Faith, Food, & Hulkamaniacs

Secret dream job: WWE ring announcer.  Not color commentary, just introductions.  Pro wrestling is not a guilty pleasure of mine.  The KoF does not partake, but as a kid I allocated way too many hours to the sorta sport.  So, I used to partake.  Plus, I sound like a ring announcer or possibly Shock G from Digital Underground.  Either way, given my knowledge base and sideshow voice, I’m uniquely qualified. 

The pursuit of this gig is futile.  It would add nothing to my faith.  I try to make that a measuring stick for my life.  Sports entertainment (that’s what it’s apparently called now) does, however, teach us a great deal about faith and also people.  It turns out that people like to watch a wrestling match, even if it is a fake one. Sometimes, they like to participate.

Last year, Americans spent approximately $46 Billion on weight loss related products.  The amount of money estimated to solve the world water crisis = $10 Billion.  As a country, we spend 4.6 times as much money because of our overindulgence as it would take to give basic dignity to people who have nothing. What’s even more troubling is that the weight loss money is a yearly amount.  It repeats.  It never stops.  It will always continue because, as a culture, we like to put on a fake wrestling match.  We put on a show or even fight a little for a short period of time to try to make up for a lifetime of negative decisions.  We give the impression that we’re trying.  Maybe we do that because real fights hurt.  You can lose a real fight.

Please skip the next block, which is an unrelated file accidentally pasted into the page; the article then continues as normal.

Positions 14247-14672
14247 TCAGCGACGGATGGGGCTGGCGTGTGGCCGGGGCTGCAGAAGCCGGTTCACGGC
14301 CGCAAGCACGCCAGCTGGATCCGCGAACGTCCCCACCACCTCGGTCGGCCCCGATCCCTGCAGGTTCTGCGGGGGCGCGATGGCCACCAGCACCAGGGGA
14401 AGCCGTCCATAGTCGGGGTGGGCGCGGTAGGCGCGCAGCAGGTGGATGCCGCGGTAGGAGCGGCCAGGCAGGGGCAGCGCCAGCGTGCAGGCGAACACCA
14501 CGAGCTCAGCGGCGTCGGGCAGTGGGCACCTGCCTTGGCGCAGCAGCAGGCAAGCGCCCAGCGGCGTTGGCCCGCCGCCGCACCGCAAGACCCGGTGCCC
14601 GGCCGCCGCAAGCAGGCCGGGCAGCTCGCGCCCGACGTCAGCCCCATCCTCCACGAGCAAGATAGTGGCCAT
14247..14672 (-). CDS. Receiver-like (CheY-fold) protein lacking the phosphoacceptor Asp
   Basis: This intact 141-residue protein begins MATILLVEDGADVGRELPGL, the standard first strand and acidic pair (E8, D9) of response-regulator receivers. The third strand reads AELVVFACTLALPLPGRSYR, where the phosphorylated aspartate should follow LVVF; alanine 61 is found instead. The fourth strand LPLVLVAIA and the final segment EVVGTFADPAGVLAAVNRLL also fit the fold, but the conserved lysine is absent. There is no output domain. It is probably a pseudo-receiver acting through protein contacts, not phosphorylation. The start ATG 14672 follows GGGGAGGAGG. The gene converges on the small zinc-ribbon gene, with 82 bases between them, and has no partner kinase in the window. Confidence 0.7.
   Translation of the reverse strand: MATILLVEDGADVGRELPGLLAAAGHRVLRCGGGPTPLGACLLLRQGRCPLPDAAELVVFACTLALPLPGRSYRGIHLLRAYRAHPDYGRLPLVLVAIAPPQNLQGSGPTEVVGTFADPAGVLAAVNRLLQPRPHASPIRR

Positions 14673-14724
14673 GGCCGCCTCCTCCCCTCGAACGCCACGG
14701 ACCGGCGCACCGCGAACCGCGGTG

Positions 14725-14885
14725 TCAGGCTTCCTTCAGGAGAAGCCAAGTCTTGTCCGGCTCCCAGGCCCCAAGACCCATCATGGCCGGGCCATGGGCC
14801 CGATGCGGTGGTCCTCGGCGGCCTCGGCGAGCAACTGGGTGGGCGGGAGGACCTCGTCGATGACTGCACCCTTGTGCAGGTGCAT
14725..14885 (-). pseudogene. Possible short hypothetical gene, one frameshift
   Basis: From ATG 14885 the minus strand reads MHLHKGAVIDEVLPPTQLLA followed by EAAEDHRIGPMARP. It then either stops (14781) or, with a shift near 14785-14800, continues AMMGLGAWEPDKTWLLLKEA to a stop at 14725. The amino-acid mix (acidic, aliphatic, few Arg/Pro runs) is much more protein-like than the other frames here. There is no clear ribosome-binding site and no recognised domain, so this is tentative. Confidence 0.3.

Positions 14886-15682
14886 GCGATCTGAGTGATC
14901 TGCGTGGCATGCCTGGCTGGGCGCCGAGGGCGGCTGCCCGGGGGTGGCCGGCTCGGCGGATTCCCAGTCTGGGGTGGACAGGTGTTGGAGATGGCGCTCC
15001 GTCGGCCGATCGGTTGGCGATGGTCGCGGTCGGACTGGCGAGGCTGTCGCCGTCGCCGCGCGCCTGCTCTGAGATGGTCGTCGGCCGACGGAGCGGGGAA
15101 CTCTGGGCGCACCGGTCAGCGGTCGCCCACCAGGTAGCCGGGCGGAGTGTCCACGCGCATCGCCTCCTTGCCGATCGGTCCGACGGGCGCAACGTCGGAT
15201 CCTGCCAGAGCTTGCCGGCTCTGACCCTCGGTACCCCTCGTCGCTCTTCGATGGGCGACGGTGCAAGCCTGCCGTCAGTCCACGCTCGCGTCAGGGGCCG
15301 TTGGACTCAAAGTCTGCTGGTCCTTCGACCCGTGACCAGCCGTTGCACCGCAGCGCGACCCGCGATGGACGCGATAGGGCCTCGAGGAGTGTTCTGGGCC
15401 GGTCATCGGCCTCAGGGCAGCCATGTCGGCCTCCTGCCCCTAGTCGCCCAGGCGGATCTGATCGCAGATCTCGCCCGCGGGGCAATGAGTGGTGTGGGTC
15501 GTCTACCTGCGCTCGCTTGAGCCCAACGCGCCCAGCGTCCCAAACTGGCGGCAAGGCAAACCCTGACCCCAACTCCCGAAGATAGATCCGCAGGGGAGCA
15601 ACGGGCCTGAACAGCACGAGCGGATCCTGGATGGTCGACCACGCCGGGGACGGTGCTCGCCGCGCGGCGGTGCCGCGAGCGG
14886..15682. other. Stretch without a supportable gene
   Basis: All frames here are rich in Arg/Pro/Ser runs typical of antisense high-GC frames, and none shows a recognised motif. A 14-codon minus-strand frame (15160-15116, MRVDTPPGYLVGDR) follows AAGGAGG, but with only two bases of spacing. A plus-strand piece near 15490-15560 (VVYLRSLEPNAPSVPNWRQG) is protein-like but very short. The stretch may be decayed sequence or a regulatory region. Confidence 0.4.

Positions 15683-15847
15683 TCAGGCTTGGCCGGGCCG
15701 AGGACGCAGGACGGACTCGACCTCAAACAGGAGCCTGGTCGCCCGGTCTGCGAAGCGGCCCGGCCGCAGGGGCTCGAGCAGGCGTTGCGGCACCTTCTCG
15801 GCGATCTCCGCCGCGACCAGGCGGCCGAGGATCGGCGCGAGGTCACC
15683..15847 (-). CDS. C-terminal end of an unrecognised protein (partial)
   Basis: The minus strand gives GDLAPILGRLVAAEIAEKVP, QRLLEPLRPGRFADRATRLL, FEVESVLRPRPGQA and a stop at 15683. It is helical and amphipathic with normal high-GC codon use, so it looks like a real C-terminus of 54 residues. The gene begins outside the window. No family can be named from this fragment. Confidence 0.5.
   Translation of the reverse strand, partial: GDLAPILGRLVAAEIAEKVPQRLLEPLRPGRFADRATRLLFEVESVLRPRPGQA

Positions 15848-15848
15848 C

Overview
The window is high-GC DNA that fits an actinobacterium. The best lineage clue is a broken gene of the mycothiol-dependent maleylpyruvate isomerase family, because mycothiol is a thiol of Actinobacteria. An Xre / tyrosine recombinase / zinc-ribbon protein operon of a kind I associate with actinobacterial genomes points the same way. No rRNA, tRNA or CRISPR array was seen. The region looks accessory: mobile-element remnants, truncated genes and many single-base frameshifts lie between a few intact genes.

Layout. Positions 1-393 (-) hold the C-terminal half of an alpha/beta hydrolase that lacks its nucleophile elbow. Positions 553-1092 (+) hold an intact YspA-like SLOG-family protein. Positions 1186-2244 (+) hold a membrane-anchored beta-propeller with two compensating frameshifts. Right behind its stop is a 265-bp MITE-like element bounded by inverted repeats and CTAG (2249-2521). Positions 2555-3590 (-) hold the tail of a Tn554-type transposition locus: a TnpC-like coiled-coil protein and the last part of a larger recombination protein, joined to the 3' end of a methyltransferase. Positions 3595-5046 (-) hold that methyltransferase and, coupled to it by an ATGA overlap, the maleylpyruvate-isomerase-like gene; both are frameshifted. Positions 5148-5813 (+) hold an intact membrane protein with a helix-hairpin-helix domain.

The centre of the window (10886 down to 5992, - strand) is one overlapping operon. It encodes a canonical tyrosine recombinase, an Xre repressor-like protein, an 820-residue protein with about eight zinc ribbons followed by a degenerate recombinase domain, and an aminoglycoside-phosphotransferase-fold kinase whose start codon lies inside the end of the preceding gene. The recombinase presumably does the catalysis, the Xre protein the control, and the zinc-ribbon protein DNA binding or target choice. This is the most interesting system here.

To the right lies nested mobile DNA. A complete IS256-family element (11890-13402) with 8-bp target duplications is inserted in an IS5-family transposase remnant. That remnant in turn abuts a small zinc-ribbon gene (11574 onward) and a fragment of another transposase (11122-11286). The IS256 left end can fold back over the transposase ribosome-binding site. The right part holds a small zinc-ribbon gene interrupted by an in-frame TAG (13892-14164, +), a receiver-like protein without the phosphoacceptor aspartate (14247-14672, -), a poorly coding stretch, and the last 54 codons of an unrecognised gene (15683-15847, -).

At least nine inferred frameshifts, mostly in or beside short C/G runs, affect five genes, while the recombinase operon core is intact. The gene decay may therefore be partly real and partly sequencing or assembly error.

I’ve done a lot of wrestling with my faith.  Not eating at a restaurant is a spiritual wrestling match.  Our relationship with food is a spiritual matter.  To deny myself of something I really enjoy is a fast.  One of the things a fast does is transfer your dependence from stuff, in this instance food, to a dependence on God.  Fasting is scary.  It has been scary because I start to wonder what other things that  I can live without that previously I thought I couldn’t live without.  Fasting is difficult.  It’s a real fight.  I still go to restaurants, I just don’t eat or drink anything from there.  Rolls smell good.  The garlicky aroma of a well-baked breadstick is hard to resist.  Chips and salsa are old friends of mine.  I like my oatmeal lumpy. Fasting’s reward is much greater than than the fleeting glory of even the best prepared appetizer.

The following contest (this life) is scheduled for one fall (one life).  Only one chance to learn, to grow, and to change the world.  So I fast.  I learn.  I grow.  When I’m no longer learning or growing as a result of this fast, I’ll move on.  But, today, I did not eat at a restaurant.